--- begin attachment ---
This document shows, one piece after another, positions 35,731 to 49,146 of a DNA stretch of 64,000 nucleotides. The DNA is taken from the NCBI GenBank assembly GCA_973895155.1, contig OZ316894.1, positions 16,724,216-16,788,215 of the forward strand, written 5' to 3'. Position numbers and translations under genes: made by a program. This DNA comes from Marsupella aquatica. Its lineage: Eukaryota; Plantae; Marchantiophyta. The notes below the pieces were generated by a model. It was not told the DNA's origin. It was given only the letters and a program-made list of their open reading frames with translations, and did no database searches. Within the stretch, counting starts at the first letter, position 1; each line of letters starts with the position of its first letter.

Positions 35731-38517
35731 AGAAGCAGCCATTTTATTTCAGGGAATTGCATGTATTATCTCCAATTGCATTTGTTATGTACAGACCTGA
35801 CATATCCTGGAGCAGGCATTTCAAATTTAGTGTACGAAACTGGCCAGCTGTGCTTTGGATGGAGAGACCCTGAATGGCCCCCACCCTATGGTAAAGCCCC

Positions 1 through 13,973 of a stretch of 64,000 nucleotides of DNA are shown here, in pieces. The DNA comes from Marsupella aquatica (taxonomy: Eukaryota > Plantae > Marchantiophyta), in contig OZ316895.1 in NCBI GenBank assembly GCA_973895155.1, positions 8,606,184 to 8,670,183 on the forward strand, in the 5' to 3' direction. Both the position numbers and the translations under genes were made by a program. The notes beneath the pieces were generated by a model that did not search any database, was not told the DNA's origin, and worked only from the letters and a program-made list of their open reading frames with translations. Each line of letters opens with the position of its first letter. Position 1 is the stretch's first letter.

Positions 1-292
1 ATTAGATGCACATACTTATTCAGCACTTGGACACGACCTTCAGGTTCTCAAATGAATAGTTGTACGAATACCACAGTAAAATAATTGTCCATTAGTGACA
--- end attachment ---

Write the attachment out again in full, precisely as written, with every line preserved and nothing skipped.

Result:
This document shows, one piece after another, positions 35,731 to 49,146 of a DNA stretch of 64,000 nucleotides. The DNA is taken from the NCBI GenBank assembly GCA_973895155.1, contig OZ316894.1, positions 16,724,216-16,788,215 of the forward strand, written 5' to 3'. Position numbers and translations under genes: made by a program. This DNA comes from Marsupella aquatica. Its lineage: Eukaryota; Plantae; Marchantiophyta. The notes below the pieces were generated by a model. It was not told the DNA's origin. It was given only the letters and a program-made list of their open reading frames with translations, and did no database searches. Within the stretch, counting starts at the first letter, position 1; each line of letters starts with the position of its first letter.

Positions 35731-38517
35731 AGAAGCAGCCATTTTATTTCAGGGAATTGCATGTATTATCTCCAATTGCATTTGTTATGTACAGACCTGA
35801 CATATCCTGGAGCAGGCATTTCAAATTTAGTGTACGAAACTGGCCAGCTGTGCTTTGGATGGAGAGACCCTGAATGGCCCCCACCCTATGGTAAAGCCCC

Positions 1 through 13,973 of a stretch of 64,000 nucleotides of DNA are shown here, in pieces. The DNA comes from Marsupella aquatica (taxonomy: Eukaryota > Plantae > Marchantiophyta), in contig OZ316895.1 in NCBI GenBank assembly GCA_973895155.1, positions 8,606,184 to 8,670,183 on the forward strand, in the 5' to 3' direction. Both the position numbers and the translations under genes were made by a program. The notes beneath the pieces were generated by a model that did not search any database, was not told the DNA's origin, and worked only from the letters and a program-made list of their open reading frames with translations. Each line of letters opens with the position of its first letter. Position 1 is the stretch's first letter.

Positions 1-292
1 ATTAGATGCACATACTTATTCAGCACTTGGACACGACCTTCAGGTTCTCAAATGAATAGTTGTACGAATACCACAGTAAAATAATTGTCCATTAGTGACA